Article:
| Winter 2005
an Emory undergraduate, Joe King 88C studied the
life and work of architect Paul Rudolph in Judith Rohrers
History of Modern Architecture course. Kings veneration
for Rudolphs architectural vision may have begun
with Cannon Chapel, but it did not end there. King recently
published a book, Paul Rudolph: The Florida Houses
(Princeton Architectural Press, 2002), and brought
a companion exhibition to museums across the country,
including most recently to the Museum of Design Atlanta.
came to Emory in four hulking sea-cargo containers, rumbling
into the Briarcliff Campus on tractor trailers that looked
fit to deliver entire floors of furniture or industrial
equipment. Instead, the trucks held booksmore than
fifty thousand of them, in fact. Books in boxes, books
in crates, books in wooden tea chests that still had bits
of tea leaves crushed in the bottom. The four massive
shipments from a warehouse in Geneva, Switzerland, brought
Emory what is thought to be the largest collection of
poetry ever amassed by a private collector, recently given
to the University by bibliophile Raymond Danowski.
of the Jaeckel: The fourteen-ton Opus 45 Pipe Organ
that is now a focal point in Emorys Emerson Concert
Hall was only recently installed, but the grand instrument
is the fruit of a relationship that goes
back more than a decade. In
1991, when plans for a University arts center were beginning
to take shape, administrators and members of the arts
faculty met with organ builder Daniel Jaeckel and asked
him to design an organ expressly for Emory. But those
early plans were abandoned and the agreement with Jaeckel
had to wait more than ten years, until the Schwartz Center
for Performing Arts was completed in 2003.
Storyteller: Author Salman Rushdie lectured at Emory
in early October as the Richard Ellman Lecturer in Modern
Literature. The biennial event honors the late Robert
W. Woodruff Professor Richard Ellman, biographer of James
Joyce and Oscar Wilde.
was one of two business schools in the country chosen
to offer the U.S. Business
Internship Program for Young Middle Eastern Women,
a mini-MBA-style program during the month of August. The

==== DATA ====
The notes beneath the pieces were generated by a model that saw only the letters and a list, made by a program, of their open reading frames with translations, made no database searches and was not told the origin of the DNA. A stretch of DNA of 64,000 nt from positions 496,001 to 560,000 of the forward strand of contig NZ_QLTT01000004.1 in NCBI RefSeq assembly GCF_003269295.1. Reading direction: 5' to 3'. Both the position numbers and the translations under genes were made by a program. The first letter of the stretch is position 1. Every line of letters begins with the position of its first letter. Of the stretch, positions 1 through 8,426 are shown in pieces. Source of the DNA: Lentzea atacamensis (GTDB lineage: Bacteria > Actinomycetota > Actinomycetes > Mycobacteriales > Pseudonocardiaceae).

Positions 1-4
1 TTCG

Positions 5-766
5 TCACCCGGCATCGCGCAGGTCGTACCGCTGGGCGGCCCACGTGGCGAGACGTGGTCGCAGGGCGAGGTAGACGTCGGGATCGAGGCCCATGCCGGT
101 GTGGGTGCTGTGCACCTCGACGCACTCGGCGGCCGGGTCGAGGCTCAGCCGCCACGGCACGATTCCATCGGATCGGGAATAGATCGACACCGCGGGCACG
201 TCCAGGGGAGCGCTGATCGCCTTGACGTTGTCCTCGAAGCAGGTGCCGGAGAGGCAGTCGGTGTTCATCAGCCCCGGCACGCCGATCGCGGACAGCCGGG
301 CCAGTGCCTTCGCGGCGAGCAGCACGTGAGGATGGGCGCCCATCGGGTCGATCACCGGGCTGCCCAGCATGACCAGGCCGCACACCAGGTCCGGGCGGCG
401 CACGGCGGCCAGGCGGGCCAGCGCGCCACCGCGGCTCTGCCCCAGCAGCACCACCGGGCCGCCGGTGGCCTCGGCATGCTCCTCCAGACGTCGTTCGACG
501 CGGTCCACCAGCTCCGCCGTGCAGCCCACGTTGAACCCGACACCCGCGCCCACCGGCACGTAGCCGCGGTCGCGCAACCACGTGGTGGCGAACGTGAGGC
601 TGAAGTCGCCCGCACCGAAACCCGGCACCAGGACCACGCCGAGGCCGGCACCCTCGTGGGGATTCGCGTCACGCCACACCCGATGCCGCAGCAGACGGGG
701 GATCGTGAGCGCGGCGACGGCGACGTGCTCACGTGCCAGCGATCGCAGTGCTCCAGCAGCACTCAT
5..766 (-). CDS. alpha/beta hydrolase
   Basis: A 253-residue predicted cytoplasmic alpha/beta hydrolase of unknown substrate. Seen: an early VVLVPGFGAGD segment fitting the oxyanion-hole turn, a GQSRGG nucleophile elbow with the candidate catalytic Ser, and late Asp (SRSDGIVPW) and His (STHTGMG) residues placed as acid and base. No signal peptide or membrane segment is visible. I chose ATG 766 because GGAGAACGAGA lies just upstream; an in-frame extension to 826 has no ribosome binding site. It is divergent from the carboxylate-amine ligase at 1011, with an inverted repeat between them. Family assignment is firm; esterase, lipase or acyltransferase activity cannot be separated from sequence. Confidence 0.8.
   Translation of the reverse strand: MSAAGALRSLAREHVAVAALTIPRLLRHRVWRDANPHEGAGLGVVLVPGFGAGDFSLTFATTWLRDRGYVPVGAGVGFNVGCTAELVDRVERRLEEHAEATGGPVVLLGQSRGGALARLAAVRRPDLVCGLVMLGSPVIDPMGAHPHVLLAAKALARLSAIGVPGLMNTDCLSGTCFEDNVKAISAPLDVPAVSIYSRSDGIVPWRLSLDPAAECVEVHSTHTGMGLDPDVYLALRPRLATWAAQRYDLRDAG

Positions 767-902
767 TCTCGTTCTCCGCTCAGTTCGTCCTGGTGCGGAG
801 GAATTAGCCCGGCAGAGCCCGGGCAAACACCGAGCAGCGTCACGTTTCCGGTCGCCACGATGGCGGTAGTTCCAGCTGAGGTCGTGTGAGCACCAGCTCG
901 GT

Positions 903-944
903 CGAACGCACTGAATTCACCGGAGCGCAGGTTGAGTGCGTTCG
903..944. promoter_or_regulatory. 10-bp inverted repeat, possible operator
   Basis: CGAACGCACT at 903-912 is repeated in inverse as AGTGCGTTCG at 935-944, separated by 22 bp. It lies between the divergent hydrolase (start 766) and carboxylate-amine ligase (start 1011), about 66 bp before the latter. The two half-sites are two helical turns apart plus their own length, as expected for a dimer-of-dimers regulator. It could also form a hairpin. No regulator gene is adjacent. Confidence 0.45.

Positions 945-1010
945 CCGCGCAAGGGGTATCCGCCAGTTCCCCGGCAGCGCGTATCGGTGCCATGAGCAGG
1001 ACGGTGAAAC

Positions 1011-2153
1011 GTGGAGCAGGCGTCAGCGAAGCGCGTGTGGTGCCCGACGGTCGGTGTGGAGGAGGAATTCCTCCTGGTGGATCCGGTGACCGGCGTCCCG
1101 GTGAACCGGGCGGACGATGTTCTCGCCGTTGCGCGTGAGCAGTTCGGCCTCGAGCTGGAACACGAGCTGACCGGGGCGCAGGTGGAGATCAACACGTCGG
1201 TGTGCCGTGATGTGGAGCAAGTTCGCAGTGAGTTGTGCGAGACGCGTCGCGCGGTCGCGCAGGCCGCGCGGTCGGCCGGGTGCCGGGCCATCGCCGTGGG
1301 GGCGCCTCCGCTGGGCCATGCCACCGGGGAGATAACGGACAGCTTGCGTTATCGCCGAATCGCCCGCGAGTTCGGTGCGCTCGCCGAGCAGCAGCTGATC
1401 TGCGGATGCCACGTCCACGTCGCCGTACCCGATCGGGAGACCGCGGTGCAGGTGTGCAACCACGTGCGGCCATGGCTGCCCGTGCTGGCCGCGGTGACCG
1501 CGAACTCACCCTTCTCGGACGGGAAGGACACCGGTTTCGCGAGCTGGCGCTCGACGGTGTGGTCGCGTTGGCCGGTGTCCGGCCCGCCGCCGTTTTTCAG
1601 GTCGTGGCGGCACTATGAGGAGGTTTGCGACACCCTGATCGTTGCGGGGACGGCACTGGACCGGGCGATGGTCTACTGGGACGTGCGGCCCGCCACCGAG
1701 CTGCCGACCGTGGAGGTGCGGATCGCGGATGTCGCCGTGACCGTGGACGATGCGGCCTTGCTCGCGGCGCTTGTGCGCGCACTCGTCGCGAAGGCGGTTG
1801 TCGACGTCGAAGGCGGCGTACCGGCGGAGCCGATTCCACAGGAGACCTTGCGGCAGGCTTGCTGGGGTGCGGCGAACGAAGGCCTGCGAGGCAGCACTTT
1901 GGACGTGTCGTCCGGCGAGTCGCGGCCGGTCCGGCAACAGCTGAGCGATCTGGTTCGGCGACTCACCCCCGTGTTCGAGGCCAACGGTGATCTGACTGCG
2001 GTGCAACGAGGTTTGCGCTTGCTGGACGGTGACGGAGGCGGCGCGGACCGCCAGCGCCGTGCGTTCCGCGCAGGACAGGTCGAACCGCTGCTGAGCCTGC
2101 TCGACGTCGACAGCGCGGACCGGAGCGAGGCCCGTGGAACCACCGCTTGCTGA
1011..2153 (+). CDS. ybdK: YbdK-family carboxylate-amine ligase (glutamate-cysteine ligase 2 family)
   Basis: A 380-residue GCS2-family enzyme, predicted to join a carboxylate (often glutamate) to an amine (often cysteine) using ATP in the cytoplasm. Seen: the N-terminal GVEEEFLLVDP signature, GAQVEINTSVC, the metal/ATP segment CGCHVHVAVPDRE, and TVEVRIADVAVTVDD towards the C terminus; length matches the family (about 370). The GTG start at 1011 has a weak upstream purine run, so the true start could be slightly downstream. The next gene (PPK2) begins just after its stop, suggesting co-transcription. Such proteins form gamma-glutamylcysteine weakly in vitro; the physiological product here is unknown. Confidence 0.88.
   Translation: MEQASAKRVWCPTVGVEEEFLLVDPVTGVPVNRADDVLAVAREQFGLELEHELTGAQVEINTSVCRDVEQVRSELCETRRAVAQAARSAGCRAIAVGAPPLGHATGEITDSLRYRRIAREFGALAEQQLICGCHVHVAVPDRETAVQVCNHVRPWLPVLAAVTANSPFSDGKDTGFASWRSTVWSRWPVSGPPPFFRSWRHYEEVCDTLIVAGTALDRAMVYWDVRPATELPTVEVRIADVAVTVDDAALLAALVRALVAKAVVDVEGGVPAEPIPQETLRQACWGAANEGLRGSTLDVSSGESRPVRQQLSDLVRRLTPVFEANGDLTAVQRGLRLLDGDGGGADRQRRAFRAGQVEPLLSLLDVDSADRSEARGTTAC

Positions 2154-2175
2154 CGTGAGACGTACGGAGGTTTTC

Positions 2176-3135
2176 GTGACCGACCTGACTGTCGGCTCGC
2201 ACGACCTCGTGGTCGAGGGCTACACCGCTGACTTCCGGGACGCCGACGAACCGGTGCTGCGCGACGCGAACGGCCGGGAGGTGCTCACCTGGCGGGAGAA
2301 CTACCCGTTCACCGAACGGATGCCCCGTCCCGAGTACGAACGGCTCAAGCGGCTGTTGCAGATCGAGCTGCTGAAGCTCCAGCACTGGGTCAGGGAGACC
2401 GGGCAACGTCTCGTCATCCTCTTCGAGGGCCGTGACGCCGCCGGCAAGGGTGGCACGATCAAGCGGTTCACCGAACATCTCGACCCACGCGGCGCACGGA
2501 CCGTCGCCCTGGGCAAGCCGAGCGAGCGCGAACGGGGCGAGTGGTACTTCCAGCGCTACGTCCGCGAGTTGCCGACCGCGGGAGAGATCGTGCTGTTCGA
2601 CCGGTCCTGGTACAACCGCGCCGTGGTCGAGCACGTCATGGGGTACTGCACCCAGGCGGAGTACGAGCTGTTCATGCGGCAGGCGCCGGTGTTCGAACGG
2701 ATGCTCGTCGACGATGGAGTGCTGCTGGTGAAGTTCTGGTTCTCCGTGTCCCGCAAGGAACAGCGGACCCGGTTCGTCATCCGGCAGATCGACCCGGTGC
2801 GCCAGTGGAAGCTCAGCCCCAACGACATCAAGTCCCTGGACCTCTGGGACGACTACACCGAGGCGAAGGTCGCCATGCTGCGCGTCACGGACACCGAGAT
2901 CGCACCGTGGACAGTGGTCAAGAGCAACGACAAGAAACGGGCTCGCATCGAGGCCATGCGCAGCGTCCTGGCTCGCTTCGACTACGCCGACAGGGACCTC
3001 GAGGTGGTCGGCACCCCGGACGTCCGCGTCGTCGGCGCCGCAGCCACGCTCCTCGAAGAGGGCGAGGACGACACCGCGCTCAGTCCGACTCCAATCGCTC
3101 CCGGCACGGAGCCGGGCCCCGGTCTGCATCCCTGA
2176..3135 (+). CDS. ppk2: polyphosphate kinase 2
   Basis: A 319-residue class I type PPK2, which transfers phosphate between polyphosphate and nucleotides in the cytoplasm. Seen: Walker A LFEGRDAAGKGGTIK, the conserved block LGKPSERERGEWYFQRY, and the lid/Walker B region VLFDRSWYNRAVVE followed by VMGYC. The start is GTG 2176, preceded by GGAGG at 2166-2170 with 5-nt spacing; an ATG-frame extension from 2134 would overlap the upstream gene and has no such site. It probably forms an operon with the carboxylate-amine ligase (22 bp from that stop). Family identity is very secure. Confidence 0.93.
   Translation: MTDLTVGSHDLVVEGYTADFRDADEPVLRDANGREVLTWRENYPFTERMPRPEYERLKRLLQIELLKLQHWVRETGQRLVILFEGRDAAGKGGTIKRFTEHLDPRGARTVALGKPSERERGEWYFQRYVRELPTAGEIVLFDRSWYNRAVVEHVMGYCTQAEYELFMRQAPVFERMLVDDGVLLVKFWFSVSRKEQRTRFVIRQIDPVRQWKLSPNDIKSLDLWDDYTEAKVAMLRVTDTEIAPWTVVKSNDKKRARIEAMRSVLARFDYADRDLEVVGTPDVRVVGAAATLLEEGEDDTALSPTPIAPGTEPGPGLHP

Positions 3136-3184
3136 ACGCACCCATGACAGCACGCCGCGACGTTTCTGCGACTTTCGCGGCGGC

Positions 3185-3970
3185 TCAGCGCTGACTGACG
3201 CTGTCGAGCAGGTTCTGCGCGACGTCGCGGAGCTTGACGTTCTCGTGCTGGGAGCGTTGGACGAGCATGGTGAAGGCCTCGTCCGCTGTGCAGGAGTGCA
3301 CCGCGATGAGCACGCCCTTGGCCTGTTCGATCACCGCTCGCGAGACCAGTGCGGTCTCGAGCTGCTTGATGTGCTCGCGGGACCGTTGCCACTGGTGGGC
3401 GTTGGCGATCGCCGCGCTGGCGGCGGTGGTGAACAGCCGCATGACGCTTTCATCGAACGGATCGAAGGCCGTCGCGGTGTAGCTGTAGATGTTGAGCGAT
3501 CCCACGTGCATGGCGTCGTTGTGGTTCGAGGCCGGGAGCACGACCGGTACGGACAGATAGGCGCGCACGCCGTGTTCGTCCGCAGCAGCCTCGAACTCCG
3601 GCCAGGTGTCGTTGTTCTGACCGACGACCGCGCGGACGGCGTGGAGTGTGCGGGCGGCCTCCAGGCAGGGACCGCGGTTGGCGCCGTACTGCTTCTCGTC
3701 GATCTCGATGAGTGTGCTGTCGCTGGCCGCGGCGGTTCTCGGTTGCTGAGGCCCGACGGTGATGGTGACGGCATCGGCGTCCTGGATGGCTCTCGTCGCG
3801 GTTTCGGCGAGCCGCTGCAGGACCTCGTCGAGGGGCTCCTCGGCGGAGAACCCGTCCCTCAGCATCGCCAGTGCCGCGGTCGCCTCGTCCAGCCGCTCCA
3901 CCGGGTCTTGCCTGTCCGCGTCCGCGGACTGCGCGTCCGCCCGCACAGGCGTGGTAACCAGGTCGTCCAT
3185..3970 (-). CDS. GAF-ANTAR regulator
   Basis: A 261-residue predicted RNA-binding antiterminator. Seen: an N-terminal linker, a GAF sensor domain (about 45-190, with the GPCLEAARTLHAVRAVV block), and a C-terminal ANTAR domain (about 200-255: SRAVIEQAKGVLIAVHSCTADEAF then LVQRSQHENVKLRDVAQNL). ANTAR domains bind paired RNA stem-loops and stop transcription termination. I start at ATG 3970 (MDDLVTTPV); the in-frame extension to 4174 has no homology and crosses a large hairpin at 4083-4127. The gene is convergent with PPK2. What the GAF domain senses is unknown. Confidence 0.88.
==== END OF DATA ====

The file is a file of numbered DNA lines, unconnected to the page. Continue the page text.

effort is part of the Middle East Partnership Initiative,
created by the federal government to support economic,
educational, and political reform in the Middle East.
Forty-two women, chosen for their promising business acumen
and ambition, came to Emory from Algeria, Bahrain, Egypt,
Iraq, Israel, Jordan, Kuwait, Lebanon, Morocco, Oman,
Qatar, Saudi Arabia, Syria, Tunisia, United Arab Emirates,
West Bank/Gaza, and Yemen.
Voice Center, which opened in September 2003 in the
Medical Office Tower of Emory Crawford Long Hospital in
Atlanta, is equipped to diagnose, treat, and rehabilitate
those with voice disorders, especially professionals who
use their voices to make a living. The center has several
specialists on staff, including laryngologists, speech
language pathologists, and voice therapists.
Synchronicity: Hope Mirlis 93C, is a founding
member of Synchronicity Performance Group, a theater company
that seeks to produce fearless, fresh, and thought-provoking
plays in Atlanta. Synchronicity began because its founders
saw a lack of cutting-edge works locally, especially ones
with juicy roles for women at all levels of production.
win-win situation: When Betsy Stephenson joined Emory
director of athletics and recreation in July, she not
only gave up her post as associate director at a highly
competitive NCAA Division I schoolthe University
of California at Los Angelesand moved across the
country, she also came to a physical education facility
under major renovation. But Stephenson says the move felt
right because of what lies at the heart of the Emory athletics
program: the student athletes.
Fellows: After graduating with a degree in psychology,
Jordan Bell 99C traveled to Southern Nepal to volunteer
with the Womens Health Initiative, to Eastern Turkey
to produce an independent documentary on the Kurdish population,
and to Macedonia to teach at an international school.
When, during a return visit to Atlanta, one of her former
Emory professors told Bell about the Fuld fellowships
at the Nell Hodgson Woodruff School of Nursing, she saw
the chance to combine social activism and international
health by pursuing a masters degree in nursing.
the Sick: Physician
G. Scott Morris 83M, who grew up in Atlanta, founded
the Church Health Center in Memphis, Tennessee, to help
the working poor, elderly, and homeless. The clinic is
now the countrys largest faith-based health center
for the poor. The Church Health Center, which accepts
no government funding, now has 40,000 patients for whom
it is the primary health care provider.
has long fostered vigorous scholarship in the field of
Irish studies, achieving
national and international renown with its collection
of twentieth-century Irish literary materials and strong
faculty. Ironically, though, a formal Irish studies program
did not existuntil now. The program was launched
last spring and the curriculum will be completed later
East: Started in 2001 by a handful of Emory students,
Campus Moviefest caught on like wildfire in Atlanta and
is rapidly making
its way into other cities. In four years, the Atlanta
festival has grown from a thousand Emory students participating
to ten thousand amateur directors, editors, and actors
at eight area universities. We really didnt
know what to expect that first time, says David
Roemer 02B, co-founder and CEO of Ideas United,
the fledgling company that organizes Campus Moviefest.
Roemer and Dan Costa 01B, now president of Ideas
United, conceived Campus Moviefest (originally iMovieFest)
as a community-building activity among students.